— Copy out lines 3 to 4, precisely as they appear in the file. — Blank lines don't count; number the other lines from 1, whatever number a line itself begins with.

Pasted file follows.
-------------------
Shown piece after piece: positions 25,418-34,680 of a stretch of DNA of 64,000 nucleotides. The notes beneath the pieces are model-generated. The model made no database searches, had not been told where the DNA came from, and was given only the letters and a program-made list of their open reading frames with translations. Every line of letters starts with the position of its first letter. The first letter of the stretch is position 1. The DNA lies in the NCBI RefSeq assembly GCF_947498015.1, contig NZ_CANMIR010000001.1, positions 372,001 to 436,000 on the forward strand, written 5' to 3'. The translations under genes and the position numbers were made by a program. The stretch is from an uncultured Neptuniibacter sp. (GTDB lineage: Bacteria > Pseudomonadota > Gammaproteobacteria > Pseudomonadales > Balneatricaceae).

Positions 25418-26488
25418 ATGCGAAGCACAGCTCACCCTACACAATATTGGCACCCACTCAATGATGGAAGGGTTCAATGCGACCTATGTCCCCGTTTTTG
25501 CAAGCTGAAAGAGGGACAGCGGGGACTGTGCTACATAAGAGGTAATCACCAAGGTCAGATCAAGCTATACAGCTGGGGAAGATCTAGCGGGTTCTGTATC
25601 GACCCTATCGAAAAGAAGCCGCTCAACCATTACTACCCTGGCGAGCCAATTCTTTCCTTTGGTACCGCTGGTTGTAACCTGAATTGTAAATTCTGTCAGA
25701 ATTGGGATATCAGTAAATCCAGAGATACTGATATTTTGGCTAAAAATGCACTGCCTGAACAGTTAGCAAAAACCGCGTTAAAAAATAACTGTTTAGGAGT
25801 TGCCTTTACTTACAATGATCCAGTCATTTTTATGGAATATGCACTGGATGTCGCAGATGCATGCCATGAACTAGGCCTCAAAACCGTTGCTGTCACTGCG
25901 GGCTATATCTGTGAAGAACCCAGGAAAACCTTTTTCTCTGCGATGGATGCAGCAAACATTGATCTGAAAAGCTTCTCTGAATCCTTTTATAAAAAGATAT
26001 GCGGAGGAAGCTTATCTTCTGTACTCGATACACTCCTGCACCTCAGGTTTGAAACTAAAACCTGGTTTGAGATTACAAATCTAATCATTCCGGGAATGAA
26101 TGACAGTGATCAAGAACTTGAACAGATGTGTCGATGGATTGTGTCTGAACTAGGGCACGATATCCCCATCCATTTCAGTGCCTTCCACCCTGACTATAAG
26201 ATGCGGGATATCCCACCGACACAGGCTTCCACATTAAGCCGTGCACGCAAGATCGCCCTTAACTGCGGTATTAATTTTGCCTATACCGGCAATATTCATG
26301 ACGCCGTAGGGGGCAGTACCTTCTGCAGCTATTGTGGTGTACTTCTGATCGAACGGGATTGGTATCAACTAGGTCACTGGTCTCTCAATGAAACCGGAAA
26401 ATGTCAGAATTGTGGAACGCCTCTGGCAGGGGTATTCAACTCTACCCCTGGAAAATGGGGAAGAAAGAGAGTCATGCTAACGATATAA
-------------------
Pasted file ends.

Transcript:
25418 ATGCGAAGCACAGCTCACCCTACACAATATTGGCACCCACTCAATGATGGAAGGGTTCAATGCGACCTATGTCCCCGTTTTTG
25501 CAAGCTGAAAGAGGGACAGCGGGGACTGTGCTACATAAGAGGTAATCACCAAGGTCAGATCAAGCTATACAGCTGGGGAAGATCTAGCGGGTTCTGTATC